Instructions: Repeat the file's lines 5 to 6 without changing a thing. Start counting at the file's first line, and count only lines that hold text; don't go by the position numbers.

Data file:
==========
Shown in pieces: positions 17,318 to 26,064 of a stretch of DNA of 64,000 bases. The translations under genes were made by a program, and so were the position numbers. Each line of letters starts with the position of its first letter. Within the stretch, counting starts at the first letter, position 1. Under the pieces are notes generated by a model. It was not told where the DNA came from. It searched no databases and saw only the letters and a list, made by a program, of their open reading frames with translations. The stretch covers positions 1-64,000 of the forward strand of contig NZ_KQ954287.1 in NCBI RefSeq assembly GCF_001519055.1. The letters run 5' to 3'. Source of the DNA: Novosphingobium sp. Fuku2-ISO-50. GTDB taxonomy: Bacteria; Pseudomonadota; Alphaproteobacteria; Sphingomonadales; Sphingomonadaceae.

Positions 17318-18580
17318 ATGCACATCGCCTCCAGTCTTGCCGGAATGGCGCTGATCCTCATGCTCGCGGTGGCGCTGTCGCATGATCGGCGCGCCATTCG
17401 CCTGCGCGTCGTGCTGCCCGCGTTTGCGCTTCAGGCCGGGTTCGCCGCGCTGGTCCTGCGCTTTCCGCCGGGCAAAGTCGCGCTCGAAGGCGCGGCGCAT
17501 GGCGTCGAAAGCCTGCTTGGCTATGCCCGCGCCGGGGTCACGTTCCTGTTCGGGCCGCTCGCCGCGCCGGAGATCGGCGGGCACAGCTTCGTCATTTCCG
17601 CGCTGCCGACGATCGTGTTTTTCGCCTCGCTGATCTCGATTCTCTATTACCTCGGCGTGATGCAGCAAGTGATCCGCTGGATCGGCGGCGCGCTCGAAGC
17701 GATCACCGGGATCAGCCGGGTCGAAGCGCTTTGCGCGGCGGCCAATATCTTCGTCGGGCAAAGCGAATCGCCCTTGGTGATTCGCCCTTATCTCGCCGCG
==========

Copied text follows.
17501 GGCGTCGAAAGCCTGCTTGGCTATGCCCGCGCCGGGGTCACGTTCCTGTTCGGGCCGCTCGCCGCGCCGGAGATCGGCGGGCACAGCTTCGTCATTTCCG
17601 CGCTGCCGACGATCGTGTTTTTCGCCTCGCTGATCTCGATTCTCTATTACCTCGGCGTGATGCAGCAAGTGATCCGCTGGATCGGCGGCGCGCTCGAAGC